Friday, June 23, 2017

Learned Stress

When we experience an occasional fearful situation, our brain directs the release of the flight or fight stress hormone, cortisol. When the danger subsides and we feel safe again, the flow of cortisol subsides. While this hormone is necessary when we are in imminent danger, a steady flow of it is not healthy.

Living in abusive relationships fight or flight is our constant companion. Every moment of every day we must be hyper-vigilant, trying to avoid the expected next blowup. Even after leaving the relationship, our bodies are not able to readily adjust to the fact that the danger is over and turn off the fight or flight reaction. Feeling unsafe becomes our bodies’ norm. It is learned stress. 

When we add the current events onto the mix we find our health in danger. Our minds are constantly stewing about everything that is difficult in our lives and the world. We exhaust ourselves and feel paralyzed. We stop nurturing ourselves—or never start. Drugs, alcohol or other addictions can enter the picture as a way to cope. However, they send us into numbness. In a sense we stop experiencing the trauma but we also miss out on the happiness in our lives.

To heal, the body needs to recognize that the danger has passed and we are now safe. 

Being gentle with ourselves and practicing self-care/compassion can move us in the right direction. I’ve been working on ways to ease the commotion in my brain and body. There is a lot of suggestions from the foremost minds in mental and physical health. Let me share with you the ones that work best for me.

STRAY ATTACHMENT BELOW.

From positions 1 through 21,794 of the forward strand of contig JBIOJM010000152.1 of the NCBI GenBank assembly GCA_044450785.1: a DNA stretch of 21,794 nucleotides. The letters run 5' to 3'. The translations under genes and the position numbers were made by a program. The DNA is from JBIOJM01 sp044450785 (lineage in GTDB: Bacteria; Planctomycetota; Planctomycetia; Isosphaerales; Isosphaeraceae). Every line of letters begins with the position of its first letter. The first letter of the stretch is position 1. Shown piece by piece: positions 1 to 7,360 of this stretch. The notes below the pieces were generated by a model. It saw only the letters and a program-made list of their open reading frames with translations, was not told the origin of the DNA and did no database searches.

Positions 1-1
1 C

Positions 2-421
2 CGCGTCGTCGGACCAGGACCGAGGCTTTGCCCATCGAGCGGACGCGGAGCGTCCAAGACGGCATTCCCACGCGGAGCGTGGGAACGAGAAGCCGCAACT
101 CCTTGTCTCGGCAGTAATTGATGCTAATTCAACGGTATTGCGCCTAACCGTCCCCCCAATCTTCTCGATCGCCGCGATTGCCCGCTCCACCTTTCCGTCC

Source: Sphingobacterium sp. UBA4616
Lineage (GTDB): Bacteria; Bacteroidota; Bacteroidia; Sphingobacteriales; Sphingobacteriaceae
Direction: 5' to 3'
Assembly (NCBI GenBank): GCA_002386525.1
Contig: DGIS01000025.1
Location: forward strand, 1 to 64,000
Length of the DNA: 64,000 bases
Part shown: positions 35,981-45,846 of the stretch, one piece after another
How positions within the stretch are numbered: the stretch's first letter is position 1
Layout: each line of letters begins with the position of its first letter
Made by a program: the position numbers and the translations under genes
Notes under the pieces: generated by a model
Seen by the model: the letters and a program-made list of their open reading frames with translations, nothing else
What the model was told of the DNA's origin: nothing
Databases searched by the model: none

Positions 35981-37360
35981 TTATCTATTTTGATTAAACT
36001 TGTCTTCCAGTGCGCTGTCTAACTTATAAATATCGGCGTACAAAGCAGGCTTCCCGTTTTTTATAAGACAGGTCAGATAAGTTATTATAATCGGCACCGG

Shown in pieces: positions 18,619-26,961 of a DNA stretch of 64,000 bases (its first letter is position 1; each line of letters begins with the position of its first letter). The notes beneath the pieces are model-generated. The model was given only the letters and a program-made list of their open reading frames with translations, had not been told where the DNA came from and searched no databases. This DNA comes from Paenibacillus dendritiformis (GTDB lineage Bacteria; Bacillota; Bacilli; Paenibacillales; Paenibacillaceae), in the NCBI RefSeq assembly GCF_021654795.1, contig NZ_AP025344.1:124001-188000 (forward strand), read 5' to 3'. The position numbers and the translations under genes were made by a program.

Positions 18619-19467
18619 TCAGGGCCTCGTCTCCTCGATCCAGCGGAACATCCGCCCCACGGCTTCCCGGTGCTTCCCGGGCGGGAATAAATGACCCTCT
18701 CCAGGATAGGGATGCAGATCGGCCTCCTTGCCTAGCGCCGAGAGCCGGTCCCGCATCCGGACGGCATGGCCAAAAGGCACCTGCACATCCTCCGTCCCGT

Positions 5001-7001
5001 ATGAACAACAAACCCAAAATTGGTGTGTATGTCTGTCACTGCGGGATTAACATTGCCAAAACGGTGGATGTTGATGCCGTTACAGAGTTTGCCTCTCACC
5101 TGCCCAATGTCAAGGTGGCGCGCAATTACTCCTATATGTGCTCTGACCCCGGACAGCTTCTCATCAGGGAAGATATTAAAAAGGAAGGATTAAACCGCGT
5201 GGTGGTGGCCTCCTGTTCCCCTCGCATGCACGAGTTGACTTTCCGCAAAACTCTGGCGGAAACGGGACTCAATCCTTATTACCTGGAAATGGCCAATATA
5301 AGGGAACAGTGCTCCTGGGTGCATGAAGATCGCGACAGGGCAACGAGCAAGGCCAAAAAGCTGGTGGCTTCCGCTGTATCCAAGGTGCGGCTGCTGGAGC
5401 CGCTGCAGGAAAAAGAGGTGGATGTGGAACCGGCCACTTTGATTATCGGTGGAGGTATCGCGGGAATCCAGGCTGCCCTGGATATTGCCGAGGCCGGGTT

The popularity of mindfulness is growing. Living in the present moment we can ask ourselves if we feel safe in this moment. When our minds spin off into the future “awfulizing” what could disrupt our peace, we bring it back to “I am safe in this moment.” When our mind spins off into the past, “I thought I was safe then and look what happened,” again, we remind ourselves, “I am safe in this moment.” Working toward staying in the present can help calm the anxiety.

Part of the mindfulness practice includes taking time to sit quietly and listen to our breath. Deep restful breathing calms the body and mind. When our restless mind allows destructive thoughts to arise, we recognize them and then let them go without berating ourselves. Labeling them can help us step outside the thought and tell ourselves, “That is my fear of ending up in another abusive relationship. Now that I know the danger signs, I will walk away from anyone who doesn’t treat me with respect.” It takes some practice, but following our breath is helpful in times of stress.

I shoot for taking time to sit in the quiet or with some peaceful music every day. It doesn’t have to be a long period of time, just a few minutes to concentrate on my breath. It’s a good time to spend in prayer or meditation, quieting my thoughts. I’m still working on learning to observing any thoughts that arise and not become engaged in them. Some days are easier than others. The harder days, I use a guided meditation. (free meditations are available at www.meditationoasis.com—click on Listen— then Podcasts.)

Coloring books for adults are becoming popular. Coloring is also a mindful activity, keeps you in the present moment instead of fretting. There are free mandalas available on the internet. Also coloring books from museums. (www.openculture.com/2017/02/free-coloring-books-from-world-class-libraries-museums.html)

When my mind is particularly active, I’ve found that journaling about my concerns is a good segue into the quiet. Spitting everything that is bothering me onto a blank page seems to help me put it to rest, allowing me to better concentrate on my work or go to sleep.